Halifax, Nova Scotia stretches up a hillside overlooking a spacious harbor and capped by the Citadel, the highest point in the city and home to a 19th century fortress. The city is small enough to be easy navigable on foot, but large enough to host a plethora of restaurants and retail establishments, ranging from international news storefronts to the most elegant of dress shops.
My daughter and I began and ended our August Prince Edward Island trip in Halifax. The first layover was a something of a disappointment -- we had dinner in a harborfront restaurant where we were encouraged to "get with" the relaxed atmosphere of the Maritimes, which meant that we had a two-hour wait for service after a long day of travel, and then had only the next rainy morning left to see the city. I hiked up to the Citadel, only to learn that it doesn't open until 10:00, so we decided to go ahead and make the trip across the province to catch the ferry to the Island. We had better luck on the way home. We had a great dinner in a little Italian restaurant and disovered the various passageways that make trekking up and down the steep city somewhat easier as we finished our shopping for family and friends. We visited the Citadel, checked out its detailed and beautifully presented historical exhibit, and watched the Regimental Association perform.
Halifax has always been a significant port for its inhabitants; it was THE port of embarkation and arrival for Canadian troops during World War II. It was also the site of a devastating World War I explosion when two ships collided in 1917, levelling much of the city, killing over 2,000 people, and injuring 9,000 more. (New Orleans, take note: Halifax today is charged with vibrant energy.) Halifax history is fascinating, especially for us Americans who tend to be oblivious to the stories of our neighbor to the north, and Halifax streets are definitely hopping at night.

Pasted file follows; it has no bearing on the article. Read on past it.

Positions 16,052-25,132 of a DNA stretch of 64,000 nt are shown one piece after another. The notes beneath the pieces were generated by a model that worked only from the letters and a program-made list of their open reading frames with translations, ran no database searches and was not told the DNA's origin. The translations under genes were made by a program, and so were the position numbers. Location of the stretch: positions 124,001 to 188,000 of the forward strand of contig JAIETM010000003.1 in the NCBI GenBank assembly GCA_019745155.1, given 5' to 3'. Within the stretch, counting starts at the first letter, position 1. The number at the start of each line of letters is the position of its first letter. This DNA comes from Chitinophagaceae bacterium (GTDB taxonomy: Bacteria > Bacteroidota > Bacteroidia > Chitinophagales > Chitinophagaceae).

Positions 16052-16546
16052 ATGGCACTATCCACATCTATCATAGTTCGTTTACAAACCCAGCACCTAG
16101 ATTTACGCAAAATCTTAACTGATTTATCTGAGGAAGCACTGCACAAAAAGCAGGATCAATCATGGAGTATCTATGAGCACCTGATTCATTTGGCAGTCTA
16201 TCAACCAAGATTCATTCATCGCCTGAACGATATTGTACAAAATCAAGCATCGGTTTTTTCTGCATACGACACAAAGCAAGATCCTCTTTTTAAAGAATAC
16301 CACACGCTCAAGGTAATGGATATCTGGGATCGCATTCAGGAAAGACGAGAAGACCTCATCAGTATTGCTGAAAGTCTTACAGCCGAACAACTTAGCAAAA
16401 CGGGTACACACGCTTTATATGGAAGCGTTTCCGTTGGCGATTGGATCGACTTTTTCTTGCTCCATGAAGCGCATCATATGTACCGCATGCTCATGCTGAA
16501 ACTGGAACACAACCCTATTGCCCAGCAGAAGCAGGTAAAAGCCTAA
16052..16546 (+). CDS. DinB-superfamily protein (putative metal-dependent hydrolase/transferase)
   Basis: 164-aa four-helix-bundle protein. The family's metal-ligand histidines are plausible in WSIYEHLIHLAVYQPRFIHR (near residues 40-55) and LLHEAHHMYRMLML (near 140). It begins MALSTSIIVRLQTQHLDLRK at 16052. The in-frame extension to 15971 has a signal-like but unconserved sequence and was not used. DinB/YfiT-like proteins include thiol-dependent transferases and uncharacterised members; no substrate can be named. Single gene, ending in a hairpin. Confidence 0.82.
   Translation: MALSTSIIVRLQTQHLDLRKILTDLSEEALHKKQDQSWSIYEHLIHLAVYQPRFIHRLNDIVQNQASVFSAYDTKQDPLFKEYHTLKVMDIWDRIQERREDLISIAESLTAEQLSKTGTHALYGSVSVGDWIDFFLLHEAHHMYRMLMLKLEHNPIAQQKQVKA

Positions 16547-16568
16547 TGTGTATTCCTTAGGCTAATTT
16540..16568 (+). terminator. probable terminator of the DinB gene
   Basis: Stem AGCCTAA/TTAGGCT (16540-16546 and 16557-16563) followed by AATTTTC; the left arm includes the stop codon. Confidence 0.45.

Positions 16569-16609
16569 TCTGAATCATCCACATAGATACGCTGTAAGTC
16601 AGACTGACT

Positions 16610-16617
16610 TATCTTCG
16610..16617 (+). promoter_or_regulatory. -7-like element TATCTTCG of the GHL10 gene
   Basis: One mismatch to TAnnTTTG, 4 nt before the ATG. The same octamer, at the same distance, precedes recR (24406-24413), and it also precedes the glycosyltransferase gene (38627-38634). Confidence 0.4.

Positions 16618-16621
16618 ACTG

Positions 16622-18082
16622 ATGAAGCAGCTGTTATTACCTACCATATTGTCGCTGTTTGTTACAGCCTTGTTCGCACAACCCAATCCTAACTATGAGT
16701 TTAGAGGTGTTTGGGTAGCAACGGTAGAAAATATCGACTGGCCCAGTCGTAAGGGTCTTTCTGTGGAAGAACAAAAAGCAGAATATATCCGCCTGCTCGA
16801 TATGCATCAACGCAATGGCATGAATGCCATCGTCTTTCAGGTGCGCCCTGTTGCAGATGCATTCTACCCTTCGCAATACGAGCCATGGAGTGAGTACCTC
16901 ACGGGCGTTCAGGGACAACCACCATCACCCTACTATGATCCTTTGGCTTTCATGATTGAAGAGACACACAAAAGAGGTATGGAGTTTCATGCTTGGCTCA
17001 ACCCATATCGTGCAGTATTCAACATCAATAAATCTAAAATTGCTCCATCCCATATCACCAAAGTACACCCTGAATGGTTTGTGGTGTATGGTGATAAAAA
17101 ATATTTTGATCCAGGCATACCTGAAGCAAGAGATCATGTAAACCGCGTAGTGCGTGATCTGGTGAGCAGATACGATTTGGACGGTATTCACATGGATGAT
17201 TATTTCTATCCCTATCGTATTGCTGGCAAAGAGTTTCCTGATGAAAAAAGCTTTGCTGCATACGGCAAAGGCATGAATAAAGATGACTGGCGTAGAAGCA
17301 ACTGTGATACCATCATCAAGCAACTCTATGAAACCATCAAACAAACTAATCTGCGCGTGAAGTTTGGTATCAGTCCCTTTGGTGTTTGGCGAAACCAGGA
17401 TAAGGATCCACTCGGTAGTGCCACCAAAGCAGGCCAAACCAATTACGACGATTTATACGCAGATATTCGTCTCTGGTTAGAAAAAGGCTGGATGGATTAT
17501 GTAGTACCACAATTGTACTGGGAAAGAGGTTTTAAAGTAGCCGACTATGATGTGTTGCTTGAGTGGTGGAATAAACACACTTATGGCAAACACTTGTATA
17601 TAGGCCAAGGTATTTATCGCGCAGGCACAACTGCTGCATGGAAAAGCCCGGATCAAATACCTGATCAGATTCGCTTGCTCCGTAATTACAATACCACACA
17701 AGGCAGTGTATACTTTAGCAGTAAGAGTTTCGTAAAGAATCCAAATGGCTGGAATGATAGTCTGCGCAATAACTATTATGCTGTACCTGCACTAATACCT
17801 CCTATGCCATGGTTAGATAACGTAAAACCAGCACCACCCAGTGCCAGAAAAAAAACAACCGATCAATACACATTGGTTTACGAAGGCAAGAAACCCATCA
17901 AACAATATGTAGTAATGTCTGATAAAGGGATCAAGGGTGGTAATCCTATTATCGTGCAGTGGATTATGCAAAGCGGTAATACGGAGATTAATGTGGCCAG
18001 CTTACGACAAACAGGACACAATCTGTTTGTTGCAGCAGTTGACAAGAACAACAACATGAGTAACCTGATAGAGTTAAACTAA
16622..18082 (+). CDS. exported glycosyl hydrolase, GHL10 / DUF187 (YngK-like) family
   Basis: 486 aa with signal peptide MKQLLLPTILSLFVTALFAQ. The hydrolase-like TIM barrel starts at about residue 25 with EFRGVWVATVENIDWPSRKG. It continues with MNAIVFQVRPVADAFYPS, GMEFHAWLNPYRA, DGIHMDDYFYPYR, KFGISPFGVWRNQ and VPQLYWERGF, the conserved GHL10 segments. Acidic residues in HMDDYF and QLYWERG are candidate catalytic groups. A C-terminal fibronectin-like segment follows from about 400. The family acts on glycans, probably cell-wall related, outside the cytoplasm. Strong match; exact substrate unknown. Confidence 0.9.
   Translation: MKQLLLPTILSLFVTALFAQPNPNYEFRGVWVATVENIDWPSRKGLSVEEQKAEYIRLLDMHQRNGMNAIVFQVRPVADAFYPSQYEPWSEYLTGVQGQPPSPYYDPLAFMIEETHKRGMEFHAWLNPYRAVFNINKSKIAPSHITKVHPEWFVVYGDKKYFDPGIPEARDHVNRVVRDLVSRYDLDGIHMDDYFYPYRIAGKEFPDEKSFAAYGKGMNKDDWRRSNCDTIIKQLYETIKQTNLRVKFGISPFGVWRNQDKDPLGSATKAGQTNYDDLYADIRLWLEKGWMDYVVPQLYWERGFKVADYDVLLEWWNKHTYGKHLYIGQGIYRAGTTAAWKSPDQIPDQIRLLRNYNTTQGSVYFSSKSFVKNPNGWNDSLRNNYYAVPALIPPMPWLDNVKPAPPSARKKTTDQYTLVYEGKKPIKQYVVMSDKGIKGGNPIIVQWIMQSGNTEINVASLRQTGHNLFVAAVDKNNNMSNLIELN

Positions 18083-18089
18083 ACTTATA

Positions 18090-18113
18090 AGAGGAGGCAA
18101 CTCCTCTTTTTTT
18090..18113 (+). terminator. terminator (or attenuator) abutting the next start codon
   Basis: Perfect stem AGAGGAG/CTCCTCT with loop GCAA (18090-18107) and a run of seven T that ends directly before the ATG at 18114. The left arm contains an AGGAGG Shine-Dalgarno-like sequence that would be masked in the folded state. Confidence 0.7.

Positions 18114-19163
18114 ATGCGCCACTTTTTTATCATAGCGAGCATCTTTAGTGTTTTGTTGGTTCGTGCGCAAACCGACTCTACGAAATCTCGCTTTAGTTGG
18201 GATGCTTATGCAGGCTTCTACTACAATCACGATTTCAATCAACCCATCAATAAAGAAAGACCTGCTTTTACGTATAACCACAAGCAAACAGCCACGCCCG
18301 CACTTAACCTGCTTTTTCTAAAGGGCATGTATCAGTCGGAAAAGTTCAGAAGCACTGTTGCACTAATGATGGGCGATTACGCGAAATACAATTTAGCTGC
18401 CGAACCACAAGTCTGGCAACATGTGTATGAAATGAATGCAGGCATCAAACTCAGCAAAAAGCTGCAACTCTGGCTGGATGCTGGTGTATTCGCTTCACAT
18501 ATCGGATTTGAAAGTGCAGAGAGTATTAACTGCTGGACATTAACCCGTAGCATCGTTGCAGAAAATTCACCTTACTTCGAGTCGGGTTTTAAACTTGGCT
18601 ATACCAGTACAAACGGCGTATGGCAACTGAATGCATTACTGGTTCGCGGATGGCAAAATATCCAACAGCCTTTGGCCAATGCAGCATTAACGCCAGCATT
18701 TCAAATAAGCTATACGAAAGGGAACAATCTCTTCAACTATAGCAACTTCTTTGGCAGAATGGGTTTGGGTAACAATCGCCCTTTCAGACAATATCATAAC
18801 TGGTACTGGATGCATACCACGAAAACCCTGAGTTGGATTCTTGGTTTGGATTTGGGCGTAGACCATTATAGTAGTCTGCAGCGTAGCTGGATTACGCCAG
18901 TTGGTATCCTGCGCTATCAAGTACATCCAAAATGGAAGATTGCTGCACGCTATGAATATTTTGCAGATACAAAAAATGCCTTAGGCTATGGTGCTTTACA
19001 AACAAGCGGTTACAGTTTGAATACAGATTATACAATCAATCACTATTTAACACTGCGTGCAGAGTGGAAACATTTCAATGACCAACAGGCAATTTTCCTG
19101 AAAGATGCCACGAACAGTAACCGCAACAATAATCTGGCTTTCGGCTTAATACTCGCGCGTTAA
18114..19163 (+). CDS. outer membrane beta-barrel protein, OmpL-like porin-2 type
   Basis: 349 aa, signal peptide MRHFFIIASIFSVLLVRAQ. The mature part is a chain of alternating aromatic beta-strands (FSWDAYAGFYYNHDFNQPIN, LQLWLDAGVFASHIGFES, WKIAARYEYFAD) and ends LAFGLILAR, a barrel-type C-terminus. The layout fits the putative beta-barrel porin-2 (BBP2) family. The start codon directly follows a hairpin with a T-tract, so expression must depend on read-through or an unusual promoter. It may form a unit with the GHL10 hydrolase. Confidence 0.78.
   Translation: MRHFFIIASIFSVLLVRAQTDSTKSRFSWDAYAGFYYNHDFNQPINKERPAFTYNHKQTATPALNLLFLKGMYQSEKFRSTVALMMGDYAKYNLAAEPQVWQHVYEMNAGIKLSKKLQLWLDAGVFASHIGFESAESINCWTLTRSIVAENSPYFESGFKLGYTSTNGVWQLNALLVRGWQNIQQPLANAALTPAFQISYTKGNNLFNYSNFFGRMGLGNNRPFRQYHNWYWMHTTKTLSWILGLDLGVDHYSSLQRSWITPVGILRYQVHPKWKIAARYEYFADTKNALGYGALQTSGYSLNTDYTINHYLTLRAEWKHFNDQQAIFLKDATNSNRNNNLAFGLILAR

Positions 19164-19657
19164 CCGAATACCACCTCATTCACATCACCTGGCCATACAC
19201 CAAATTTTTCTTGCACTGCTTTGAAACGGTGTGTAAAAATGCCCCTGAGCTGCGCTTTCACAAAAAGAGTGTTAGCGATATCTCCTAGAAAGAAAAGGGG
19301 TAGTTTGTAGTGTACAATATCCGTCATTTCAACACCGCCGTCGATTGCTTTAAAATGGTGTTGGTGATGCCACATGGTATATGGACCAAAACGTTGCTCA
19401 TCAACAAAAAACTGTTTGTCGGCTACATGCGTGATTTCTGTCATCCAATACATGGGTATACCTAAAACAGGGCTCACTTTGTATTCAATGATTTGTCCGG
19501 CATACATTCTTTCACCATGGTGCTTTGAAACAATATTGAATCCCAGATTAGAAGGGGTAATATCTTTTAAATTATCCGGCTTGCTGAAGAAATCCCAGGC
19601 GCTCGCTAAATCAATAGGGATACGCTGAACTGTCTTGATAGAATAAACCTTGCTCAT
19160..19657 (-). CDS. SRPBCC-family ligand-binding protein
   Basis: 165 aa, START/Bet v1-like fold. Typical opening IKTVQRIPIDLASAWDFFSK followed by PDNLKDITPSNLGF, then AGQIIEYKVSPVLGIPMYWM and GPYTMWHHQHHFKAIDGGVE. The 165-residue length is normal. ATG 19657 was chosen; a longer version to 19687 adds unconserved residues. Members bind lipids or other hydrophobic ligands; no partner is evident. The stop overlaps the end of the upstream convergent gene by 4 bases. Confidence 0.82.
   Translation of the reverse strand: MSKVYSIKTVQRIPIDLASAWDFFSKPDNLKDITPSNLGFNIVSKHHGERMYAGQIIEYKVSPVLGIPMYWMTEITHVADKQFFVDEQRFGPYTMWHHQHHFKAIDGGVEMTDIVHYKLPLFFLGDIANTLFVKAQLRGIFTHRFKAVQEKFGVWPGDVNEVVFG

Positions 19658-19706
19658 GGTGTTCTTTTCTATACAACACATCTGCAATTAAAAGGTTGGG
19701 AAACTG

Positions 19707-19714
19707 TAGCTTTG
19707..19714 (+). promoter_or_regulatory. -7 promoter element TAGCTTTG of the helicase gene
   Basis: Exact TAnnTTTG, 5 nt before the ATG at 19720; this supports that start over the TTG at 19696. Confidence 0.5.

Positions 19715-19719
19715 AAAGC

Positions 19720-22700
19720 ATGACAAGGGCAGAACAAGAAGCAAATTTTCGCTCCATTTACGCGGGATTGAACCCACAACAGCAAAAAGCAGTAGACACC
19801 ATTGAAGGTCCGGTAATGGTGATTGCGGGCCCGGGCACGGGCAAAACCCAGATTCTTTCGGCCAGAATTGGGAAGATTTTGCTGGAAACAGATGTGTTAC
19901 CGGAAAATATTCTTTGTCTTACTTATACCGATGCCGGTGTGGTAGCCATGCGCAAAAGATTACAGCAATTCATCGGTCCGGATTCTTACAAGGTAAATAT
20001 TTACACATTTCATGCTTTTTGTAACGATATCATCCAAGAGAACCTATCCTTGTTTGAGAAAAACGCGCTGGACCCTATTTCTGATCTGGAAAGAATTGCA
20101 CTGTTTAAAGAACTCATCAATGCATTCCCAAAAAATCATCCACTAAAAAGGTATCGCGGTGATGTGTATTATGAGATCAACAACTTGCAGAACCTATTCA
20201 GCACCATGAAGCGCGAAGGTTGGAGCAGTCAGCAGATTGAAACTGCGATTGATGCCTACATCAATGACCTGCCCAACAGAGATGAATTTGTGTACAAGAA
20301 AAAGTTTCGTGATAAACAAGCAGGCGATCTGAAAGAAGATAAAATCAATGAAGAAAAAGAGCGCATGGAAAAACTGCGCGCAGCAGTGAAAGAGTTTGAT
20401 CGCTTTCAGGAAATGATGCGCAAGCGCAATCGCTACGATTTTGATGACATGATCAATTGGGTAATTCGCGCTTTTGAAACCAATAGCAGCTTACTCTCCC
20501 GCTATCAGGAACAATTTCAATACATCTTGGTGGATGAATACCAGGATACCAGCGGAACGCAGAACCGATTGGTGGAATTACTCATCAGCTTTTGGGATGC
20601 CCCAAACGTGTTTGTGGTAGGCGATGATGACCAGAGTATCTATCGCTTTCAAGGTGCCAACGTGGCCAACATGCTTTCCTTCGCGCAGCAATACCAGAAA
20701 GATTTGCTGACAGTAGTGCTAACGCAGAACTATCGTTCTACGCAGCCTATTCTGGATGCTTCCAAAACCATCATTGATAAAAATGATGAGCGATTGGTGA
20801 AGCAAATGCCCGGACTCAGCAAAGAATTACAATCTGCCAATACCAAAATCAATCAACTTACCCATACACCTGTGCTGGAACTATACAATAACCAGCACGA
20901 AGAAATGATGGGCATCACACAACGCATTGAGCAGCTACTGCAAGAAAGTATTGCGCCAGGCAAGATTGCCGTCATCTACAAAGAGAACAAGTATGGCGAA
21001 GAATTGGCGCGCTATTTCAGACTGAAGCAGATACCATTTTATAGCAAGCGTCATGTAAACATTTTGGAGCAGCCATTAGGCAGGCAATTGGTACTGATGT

It's a great city -- it's easy to imagine building a life there.
For us, however, it was the end of a spectactular trip. This entry originally appeared in Midlife Matters on September 11, 2005, when I had calmed down enough from the real last day (planes and storms and airports oh my!) of our trip to write about its many pleasures. And I would just as soon leave it that way. My daughter and I never would have taken our trip to Nova Scotia and Prince Edward Island if we had had a crystal ball that would have enabled us to see the not insignificant expenses of Katrina and to know that, after several extra days in Louisiana, she and I would be making a completely unanticipated trip to Oregon. It's often just as well that the future is a mystery.
As it was, we had a week to embrace a new and invigorating piece of the planet, and embrace it we did.